Ben-Gurion's Pragmatic Approach to Borders

The sanctification of specific borders as an ultimate goal was, to Ben-Gurion, a political mistake, a denial of their malleability in response to historical events.

David Ben-Gurion at the Weizmann Institute of Science in Rehovot, Israel in 1949. George Pickow/Three Lions/Getty Images.

David Ben-Gurion at the Weizmann Institute of Science in Rehovot, Israel in 1949. George Pickow/Three Lions/Getty Images.

April 23 2018
About the author

Avi Shilon, a historian and political scientist, is the author of Menachem Begin: A Life (2012), Ben-Gurion: His Later Years in the Political Wilderness (2016), and, most recently, The Left Wing’s Sorrow: Yossi Beilin and the Decline of the Peace Camp (Hebrew, 2017). He teaches at NYU’s Tel Aviv campus and Ben-Gurion University, and contributes op-ed pieces to Haaretz.

I read “The May 1948 Vote that Made the State of Israel,” Martin Kramer’s fascinating account of the story behind Israel’s declaration of independence, with much pleasure and interest. The essay has much to teach us not only about the annals of the Jewish state in its formative years but also about how history in general gets written (and rewritten).

Here I’d like to respond to what emerges as the main topic of Kramer’s essay, namely, David Ben-Gurion’s attitude toward the issue of the Jewish state’s borders, how that attitude was reflected in his handling of the pre-state deliberations over whether or not to specify those borders in the declaration of independence, and the extent to which his position on the issue may or may not have changed over the ensuing decades.

In exploring these matters, Kramer begins with the footage of a 1968 interview with Ben-Gurion that recently aroused much talk in Israel when it was included in the documentary film Ben-Gurion, Epilogue. As the author of the Hebrew book on which the film was based, I have a special interest here.


In that 1968 interview, the then-eighty-two-year-old Ben-Gurion did indeed say that “If I could choose between peace and all the territories that we conquered last year [in the Six-Day War], I would prefer peace.” As Kramer notes, reviewers of David Ben-Gurion, Epilogue and various press commentators immediately pounced on this statement in order to claim Ben-Gurion posthumously for Israel’s left-wing “peace camp”—a claim that Kramer rightly proceeds to demolish by, among other things, retrieving the Ben-Gurion of 1948, whose attitude toward captured territory was decidedly different.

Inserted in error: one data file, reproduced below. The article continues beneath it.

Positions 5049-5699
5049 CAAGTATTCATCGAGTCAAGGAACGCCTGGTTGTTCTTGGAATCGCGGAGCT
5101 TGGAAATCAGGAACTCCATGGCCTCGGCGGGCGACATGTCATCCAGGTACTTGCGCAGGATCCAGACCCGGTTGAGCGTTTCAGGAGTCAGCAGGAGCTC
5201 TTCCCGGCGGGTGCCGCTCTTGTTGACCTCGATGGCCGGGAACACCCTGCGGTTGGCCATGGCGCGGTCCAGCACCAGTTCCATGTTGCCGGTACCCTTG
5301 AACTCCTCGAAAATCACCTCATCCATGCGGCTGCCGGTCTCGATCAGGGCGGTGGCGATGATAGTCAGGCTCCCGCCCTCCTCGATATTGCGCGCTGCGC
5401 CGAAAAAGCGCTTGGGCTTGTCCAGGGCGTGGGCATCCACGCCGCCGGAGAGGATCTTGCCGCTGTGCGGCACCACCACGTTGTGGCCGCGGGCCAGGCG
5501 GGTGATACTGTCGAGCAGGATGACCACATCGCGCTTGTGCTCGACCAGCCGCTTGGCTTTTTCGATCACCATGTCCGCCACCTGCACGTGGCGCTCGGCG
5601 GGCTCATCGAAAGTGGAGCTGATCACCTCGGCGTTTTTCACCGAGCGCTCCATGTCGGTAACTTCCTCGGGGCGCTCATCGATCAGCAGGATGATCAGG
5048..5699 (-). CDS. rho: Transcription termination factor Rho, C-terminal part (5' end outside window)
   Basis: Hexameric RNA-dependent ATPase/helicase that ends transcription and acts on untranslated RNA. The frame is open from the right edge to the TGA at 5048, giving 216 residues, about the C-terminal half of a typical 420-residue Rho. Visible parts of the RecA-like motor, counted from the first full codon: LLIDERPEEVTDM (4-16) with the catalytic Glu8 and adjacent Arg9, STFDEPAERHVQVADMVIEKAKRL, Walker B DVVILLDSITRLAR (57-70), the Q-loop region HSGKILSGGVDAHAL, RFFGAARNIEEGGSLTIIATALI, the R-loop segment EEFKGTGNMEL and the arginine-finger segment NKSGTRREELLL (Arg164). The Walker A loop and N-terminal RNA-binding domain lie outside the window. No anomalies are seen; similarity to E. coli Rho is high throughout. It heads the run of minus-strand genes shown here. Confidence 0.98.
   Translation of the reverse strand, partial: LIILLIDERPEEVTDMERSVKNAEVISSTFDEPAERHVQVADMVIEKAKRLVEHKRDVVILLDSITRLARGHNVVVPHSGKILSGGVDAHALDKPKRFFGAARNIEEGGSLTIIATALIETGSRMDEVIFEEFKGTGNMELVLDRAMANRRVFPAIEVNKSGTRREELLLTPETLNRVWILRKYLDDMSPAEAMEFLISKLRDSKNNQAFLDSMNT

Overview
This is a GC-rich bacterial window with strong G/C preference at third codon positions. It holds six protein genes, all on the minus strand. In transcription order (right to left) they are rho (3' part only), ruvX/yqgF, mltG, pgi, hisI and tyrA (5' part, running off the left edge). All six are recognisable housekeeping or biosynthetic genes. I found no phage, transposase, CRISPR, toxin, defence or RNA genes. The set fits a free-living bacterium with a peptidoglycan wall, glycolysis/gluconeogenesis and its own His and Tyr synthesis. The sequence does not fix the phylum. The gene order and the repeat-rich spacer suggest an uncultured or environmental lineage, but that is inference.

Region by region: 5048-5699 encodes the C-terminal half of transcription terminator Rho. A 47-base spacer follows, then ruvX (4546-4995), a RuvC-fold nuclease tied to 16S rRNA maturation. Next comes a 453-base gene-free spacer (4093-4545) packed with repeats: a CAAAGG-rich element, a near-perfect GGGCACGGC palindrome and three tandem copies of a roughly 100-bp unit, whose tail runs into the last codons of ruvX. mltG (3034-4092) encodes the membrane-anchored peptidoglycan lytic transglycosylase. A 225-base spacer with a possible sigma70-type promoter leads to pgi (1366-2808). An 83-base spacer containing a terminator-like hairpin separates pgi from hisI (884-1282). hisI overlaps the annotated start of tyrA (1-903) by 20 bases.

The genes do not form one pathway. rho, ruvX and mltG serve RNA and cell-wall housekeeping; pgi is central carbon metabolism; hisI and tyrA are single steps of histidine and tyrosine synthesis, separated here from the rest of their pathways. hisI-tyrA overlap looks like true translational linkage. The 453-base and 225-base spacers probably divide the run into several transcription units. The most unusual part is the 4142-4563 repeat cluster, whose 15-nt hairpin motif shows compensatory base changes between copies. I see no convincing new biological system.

In agreeing with Kramer about Ben-Gurion circa 1948, I would add that even in 1968, not only was his stated choice of peace over territory seriously qualified by his simultaneous insistence (as Kramer notes) on retaining the Golan Heights and all of Jerusalem, but he included Hebron as well. By the early 1970s, moreover, he also favored keeping the settlements that had started to develop in the conquered West Bank, explaining that under conditions of “true peace” there should be no problem of Jews living under Arab rule just as Arab Israelis lived in the Jewish state.

Of course, Ben-Gurion could not have been foreseen the eventual magnitude of the settlement project. Even so, however, it’s hard to associate his position with that of the current Israeli left. If in principle he might have preferred true peace over “all the territories,” in practice he was unwilling to surrender all of them. Even today, Jerusalem, Hebron, and the settlements remain among the most contentious items in Israel-Palestinian negotiations, and the status of Jerusalem in particular is so vexed as to have been repeatedly deferred till a later date.


In refusing to specify the territory of the nascent state or to address the issue of its borders in the declaration of independence, Ben-Gurion wanted “a license,” as Kramer writes, “[to] incorporate any strategically vital territory seized in war with an Arab aggressor.” I would put the point differently, and in a way that to me does greater justice to the complexity and sophistication of his thinking. Ben-Gurion saw the issue of borders as a tool, or a means, toward greater ends, in pursuit of which, basing himself on national needs and interests in any given circumstance, he was willing both to conquer and to cede.

In April 1970, in his last speech as an active member of the Knesset (he died in 1973), Ben-Gurion warned Israel’s political establishment about a dilemma into which, he feared, it was likely to fall:

The Six-Day War created new trends, or what seem to be new ones: [of] lovers or seekers of peace and [lovers of possessing] the whole Land of Israel. I don’t know to which of them I belong. I was for both things all my life. . . . These two things, peace and the whole Land of Israel, as long as they were attainable and possible, I supported them wholeheartedly, . . . and therefore I don’t see any contradiction between these two things. It’s not [an issue of] two parties but [of] two different situations.